“We need to empower the parents to evaluate schools,” said Ose, a former California member of Congress running in the recall election. “I think parents right now are beat down by a system that pats them on their heads and dismisses their concerns.”

For Ose, Kiley, and Cox, who also ran unsuccessfully in 2018, empowering parents means having the state money follow the student, whether they go to a traditional public school, a public charter school or a private school.

“My figurative description is to put the money in the child’s backpack and send it to school with them,” said Ose. “Why should we dictate to parents where their kids can best be educated?”

This type of system is often called a voucher program or an educational savings account. It would take the money that the state allocates for each student and give it directly to parents.

But the candidates face an uphill battle against Democratic voters as well as a Democratic supermajority in the legislature. California voters rejected ballot measures that would launch school vouchers in 1993 and 2000.

Cox said it’s a “different environment” in 2021. The Republican candidates are hopeful public opinion has changed, especially after the pandemic.

For the Republicans vying to replace Newsom, the pandemic has demonstrated that parents need options when the traditional public school system fails to serve them. They say lawmakers have instead restricted school choice at this critical moment.

In the past year, Democratic lawmakers supported legislation that would restrict charter school enrollment and funding, especially for virtual charter schools. In 2019, Newsom signed into law a controversial bill that would allow school districts to consider the fiscal impact of approving a charter school. Both were condemned by charter school advocates.

“That is an inherent conflict of interest,” said Kiley.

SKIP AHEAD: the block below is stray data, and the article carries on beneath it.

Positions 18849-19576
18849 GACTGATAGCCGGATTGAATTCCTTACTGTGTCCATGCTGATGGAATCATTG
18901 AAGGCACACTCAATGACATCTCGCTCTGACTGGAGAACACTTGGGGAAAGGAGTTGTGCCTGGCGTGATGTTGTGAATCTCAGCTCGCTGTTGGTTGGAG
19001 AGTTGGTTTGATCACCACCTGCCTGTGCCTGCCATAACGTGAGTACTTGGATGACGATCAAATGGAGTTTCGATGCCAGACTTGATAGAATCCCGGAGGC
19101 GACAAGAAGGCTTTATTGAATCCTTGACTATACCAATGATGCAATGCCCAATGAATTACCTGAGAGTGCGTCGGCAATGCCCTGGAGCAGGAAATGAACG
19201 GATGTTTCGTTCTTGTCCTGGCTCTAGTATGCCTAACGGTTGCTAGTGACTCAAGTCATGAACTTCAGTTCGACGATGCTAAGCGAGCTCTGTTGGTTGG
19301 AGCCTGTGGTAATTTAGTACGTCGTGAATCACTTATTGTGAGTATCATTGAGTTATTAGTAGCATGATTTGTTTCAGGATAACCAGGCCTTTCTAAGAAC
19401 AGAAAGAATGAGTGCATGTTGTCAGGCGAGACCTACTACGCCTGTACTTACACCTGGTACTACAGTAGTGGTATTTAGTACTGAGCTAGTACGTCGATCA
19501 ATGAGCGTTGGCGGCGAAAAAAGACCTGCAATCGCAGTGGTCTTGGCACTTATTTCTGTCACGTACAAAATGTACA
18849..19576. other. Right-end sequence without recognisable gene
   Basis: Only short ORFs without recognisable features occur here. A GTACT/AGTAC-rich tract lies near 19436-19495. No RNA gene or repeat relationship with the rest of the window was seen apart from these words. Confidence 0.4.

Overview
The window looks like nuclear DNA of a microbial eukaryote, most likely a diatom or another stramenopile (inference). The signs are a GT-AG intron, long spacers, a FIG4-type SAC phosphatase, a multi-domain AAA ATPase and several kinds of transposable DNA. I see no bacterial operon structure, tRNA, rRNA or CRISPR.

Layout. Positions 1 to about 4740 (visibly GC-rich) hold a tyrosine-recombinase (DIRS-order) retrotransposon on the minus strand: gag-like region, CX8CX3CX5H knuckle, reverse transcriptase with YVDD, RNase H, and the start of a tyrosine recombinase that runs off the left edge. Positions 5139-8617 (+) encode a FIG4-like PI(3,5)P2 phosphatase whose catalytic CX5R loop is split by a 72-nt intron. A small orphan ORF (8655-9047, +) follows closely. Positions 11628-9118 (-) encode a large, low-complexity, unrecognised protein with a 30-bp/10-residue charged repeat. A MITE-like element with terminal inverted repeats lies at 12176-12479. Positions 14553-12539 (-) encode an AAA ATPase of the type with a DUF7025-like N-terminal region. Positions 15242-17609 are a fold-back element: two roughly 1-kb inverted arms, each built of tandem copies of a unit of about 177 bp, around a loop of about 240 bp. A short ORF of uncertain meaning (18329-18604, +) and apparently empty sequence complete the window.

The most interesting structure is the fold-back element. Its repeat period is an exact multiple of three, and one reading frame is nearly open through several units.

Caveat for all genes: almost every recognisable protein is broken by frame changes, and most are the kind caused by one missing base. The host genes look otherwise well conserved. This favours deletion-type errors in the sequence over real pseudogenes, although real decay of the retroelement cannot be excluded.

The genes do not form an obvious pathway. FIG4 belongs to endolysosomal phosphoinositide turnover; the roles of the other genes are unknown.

Teachers picket in Oakland on Thursday, Feb. 21, 2019, in California’s second major school strike this year. As in L.A., the union issues included the growth of charter schools.

The Republican candidates say that a few bad actors have tarnished the reputation of charter schools and that others throughout the state have made significant progress in closing the achievement gap for Black and Latino students. And if a charter school doesn’t deliver, the candidates told CalMatters, the state will hold it accountable — but they expect parents will, too.

“If a charter school is not performing, you shut them down. Parents vote with their feet by going there,” said Ose. “That’s how charter schools succeed. The ultimate consumer is the parent.”

A complicated reality

Voting with your feet, however, isn’t so easy for all families: Charter schools aren’t required to provide transportation for all students. Parents who can’t drive their kids to school don’t have the option of exploring beyond their neighborhood schools.

“It is a privilege to be able to vote with your feet because it means you have modes of transportation,” said Liz Guillen, an attorney at Public Advocates, a law firm that has advocated for charter school regulations. 

It also goes beyond material resources. Parents in affluent neighborhoods are often better equipped to explore the options for their children’s education.

“It also means you’re savvy and educated or experienced enough to understand the system,” said Guillen.“We’re not all on the same page when it comes to navigating the public school system.”

While candidates Cox and Kiley said they would help parents navigate the system, Elder said parents, regardless of their own education level or income, should take the initiative to find the best school for their children. 

“It’s not unfairness, it’s life,” Elder said. “People who have more resources will always have more opportunities.”